South Asian Americans Leading Together (SAALT) is a national non-profit organization dedicated to fostering an environment in which all South Asians in America can participate fully in civic and political life, and have influence over policies that affect them. Approximately 2.7 million South Asians live in the United States, tracing their backgrounds to Bhutan, Bangladesh, India, Nepal, Pakistan, Sri Lanka, the Maldives, and the diaspora, including Trinidad/Tobago, Guyana, and Africa. SAALT works to achieve our mission through a social justice framework that incorporates the strategies of policy analysis and advocacy, community education, local capacity-building, and leadership development. Each of these strategies are linked to specific programs which you will find more information about on this website.
Press Clips (Archive)
For the newest press releases, please visit www.saalt.org. This site is no longer being updated.
In recognition of National Coming Out Day,the National Council of Asian Pacific Americans (NCAPA) released a statement affirming support for LGBT equality, including: marriage equality, employment and student non-discrimination, and LGBT-inclusive health care. NCAPA is the country’s leading coalition of advocacy groups supporting Asian Americans, Native Hawaiians and Pacific Islanders. Some groups that belong to NCAPA include the Asian American Justice Center, Japanese American Citizens League, National Association of Asian American Professionals and South Asian Americans Leading Together.
The Asian American Legal Defense and Education Fund (AALDEF), a 38-year old civil rights organization, released a new report today documenting the many obstacles faced by Asian American voters during the Presidential Primary Elections in early 2012.
Washington -- As many as 81 members of the US House of Representatives have introduced a resolution supporting a call to the Justice Department to begin collecting comprehensive data on hate crimes committed against Sikhs.
Introduced in the wake of the Aug 5 shooting at a Sikh gurdwara in Oak Creek, Wisconsin, the resolution honours the contributions of the Sikh-American community to the United States and condemns the string of attacks against Sikhs and their religious institutions over the past year.
Two weeks after the tragedy in Oak Creek, Wisc. that killed six people and injured many others, Mark H. Morial, president of the National Urban League, and I were at a meeting with community leaders representing a range of racial justice organizations. During a discussion about the hate crime in Oak Creek, several African American community leaders reflected poignantly that “Oak Creek is today’s Birmingham,” hearkening back to the racially-motivated bombing of a church in that city in 1963. Others remembered the African American churches in the south that were destroyed by arsons in the mid-1990s. Then, as in Oak Creek nearly two months ago, community members experienced the isolation, fear, and anxiety that arise from being targeted, particularly at places of worship.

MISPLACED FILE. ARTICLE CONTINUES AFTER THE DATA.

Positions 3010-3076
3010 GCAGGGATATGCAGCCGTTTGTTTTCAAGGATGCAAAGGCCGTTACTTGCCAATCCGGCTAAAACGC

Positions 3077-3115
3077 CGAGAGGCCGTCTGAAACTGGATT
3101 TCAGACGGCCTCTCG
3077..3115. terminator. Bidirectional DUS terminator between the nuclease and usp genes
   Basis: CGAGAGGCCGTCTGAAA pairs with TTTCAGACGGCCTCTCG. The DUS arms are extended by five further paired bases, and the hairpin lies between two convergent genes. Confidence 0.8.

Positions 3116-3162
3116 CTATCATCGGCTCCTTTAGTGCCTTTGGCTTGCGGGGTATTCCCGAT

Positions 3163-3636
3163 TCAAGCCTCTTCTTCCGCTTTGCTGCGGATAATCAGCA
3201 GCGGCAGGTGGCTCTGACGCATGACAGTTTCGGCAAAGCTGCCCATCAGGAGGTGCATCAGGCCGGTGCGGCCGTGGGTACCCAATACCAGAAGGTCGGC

A coalition of 31 Asian American, Pacific Islander and Native Hawaiian organizations Sept. 20 released a list of policy recommendations to improve the lives of Asian Americans and other Pacific Islander groups throughout the U.S. in the areas of civil rights, education, health, housing, economic justice and immigration.
Coming about six weeks after the slaying of worshipers at a Sikh temple in Wisconsin (I-W, Aug. 10), the most timely recommendations encourage more accurate reporting of hate crimes, measures to improve tolerance of religious and cultural diversity and the passage of an “End to Racial Profiling Act.”
As they took out leftovers from the refrigerator Aug. 7, teenager Harpreet Singh Saini, and members of his family realized it was the last meal they would ever eat cooked by his mother, who had been gunned down by a white supremacist at the gurdwara in Oak Creek, Wis., two days before.
At a news conference that followed a United States Senate hearing on 'Hate Crimes and the Threat of Domestic Extremism,' representatives of several civil rights and interfaith organisations pledged to stand together to fight the unprecedented level of racial profiling, discrimination and hate violence against South Asians, Arab Americans, Sikhs and Muslims living in America ever since 9/11.
South Asian American Leading Together (SAALT) is an organization dedicated to social change through building bridges across communities. Deepa Iyer is the Executive Director of SAALT and is regarded as an expert on the impact of September 11th on immigrants and minority communities in the US.
Enjoy this engaging and thought-provoking interview.
WASHINGTON — In response to the shootings at a Sikh temple in Wisconsin and other recent incidents, the Japanese American Citizens League joined more than 150 community organizations in urging the Senate Judiciary Committee to conduct a hearing on hate crimes and hate groups.